Disney (DIS) stock tumbled as much as 9% and closed down 8.7% on Thursday — its biggest decline in six months — after the media giant reported quarterly results on Wednesday that showed earnings per share missed estimates by a penny while Disney+ shed 4 million subscribers in the quarter.
The subscriber miss comes as streaming losses narrowed amid Disney’s continued efforts to slash $5.5 billion in costs this year.
The report was the first since Disney announced its new three-pronged business reorganization — Disney Entertainment, ESPN, and Disney Parks, Experiences and Products — as CEO Bob Iger attempts to streamline the media giant and reset its strategy. The company will start reporting under the new structure later this year.
Theme parks, particularly international parks, continued to be a strong outperformer with operating income hitting $2.17 billion in the quarter, echoing recent trends at competitors like Comcast’s Universal (CMCSA).
Despite Disney+ subscribers missing expectations amid recent price hikes, streaming losses narrowed to $659 million in the second quarter— above consensus estimates of $850 million — from a loss of $887 million in the year-ago period. The company reported a streaming loss of $1.1 billion in Q1 and a $1.5 billion loss in Q4.
“We’re pleased with our accomplishments this quarter, including the improved financial performance of our streaming business, which reflects the strategic changes we’ve been making throughout the company to realign Disney for sustained growth and success,” Iger said in the earnings release . “From movies to television, to sports, news, and our theme parks, we continue to deliver for consumers, while establishing a more efficient, coordinated, and streamlined approach to our operations.”
Here are Disney’s second-quarter results compared with Wall Street’s consensus estimates, as compiled by Bloomberg:
Revenue: $21.82 billion versus $21.82 billion expected
Adj. earnings per share (EPS): $0.93 versus $0.94 expected
Total Disney+ subscribers: 157.8 million versus 163.1 million expected
Disney Parks, Experiences and Products revenue: $7.78 billion versus $7.67 billion expected
Iger, who stepped back into the CEO position in November, has remained hyper-focused on profitability as investors shift focus away from subscriber growth and put more emphasis on margins. The company’s direct-to-consumer division, which includes Disney+, Hulu and ESPN+, shed a whopping $4 billion-plus in its fiscal 2022 ended Oct. 1, after it spent an estimated $33 billion on content last year.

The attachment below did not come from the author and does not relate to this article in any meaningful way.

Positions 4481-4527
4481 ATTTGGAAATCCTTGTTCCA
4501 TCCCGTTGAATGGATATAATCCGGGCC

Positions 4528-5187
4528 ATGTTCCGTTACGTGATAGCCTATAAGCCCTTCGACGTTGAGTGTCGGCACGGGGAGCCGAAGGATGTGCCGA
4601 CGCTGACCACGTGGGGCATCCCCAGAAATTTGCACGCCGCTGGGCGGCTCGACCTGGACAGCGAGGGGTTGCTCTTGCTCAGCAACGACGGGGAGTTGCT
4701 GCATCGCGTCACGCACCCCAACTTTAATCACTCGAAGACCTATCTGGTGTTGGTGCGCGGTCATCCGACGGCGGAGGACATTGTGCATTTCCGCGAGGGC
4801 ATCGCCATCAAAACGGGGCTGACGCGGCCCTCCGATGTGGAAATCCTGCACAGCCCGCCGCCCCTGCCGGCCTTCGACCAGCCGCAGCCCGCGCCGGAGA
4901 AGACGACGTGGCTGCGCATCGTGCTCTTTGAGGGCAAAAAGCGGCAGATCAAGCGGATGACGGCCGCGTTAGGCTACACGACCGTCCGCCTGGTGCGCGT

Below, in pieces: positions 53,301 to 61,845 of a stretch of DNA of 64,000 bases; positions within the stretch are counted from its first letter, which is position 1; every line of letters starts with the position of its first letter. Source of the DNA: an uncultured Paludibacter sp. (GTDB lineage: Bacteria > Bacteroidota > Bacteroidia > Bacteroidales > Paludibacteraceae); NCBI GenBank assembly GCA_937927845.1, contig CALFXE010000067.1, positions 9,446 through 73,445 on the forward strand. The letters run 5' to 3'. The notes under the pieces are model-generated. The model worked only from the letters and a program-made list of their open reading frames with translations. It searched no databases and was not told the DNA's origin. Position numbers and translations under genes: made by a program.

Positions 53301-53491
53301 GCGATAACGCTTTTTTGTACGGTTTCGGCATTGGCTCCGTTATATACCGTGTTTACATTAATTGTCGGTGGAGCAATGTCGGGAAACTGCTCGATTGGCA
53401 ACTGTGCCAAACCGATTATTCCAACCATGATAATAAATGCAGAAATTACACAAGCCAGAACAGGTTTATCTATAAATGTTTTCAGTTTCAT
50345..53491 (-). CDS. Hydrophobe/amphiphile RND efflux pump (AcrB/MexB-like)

Since that time, Iger has worked hard to establish new revenue streams like Disney’s recently launched ad-supported tier, in addition to various price increases to help share losses and lift metrics like average revenue per user, or ARPU.
Domestic ARPU at Disney+ improved 20% sequentially to reach $7.14 in Q2 2022. The company reported domestic ARPU of $5.95 in the prior quarter.
Iger has consistently confirmed the company’s outlook of reaching streaming profitability by the year 2024, although it will be a bumpy road ahead.
The future of Hulu became more obvious on Thursday after Iger pivoted his previous stance that “everything was on the table” in regards to the streaming giant.
“I’ve now had another 3 months to really study this carefully and figure out what is the best path for us to grow this business. It’s clear that a combination of the content that is on Disney+ with general entertainment is very positive,” Iger said on the company’s quarterly earnings call, adding he’s now “bullish” on the combination of Disney+ with Hulu.
The company revealed it will soon offer a one-app experience domestically that incorporates Hulu content via Disney+.
On the parks side of the business, operating income beat expectations of $2.14 billion to hit $2.17 billion, higher than Q2 2022’s $1.76 billion.
Parks soared to $3.05 billion in Q1 on strong domestic theme park trends. Analysts have remained largely bullish on the parks business despite heightened risks to margins amid inflation.
Earlier this year, Disney announced long-awaited updates to its parks reservation system and annual passholder program following intense backlash from consumers over long wait times and sky-high ticket prices.
Advertising, meanwhile, continued to be a headwind, similar to competitors. Linear network revenues fell 7% in the quarter compared to the year-ago period.
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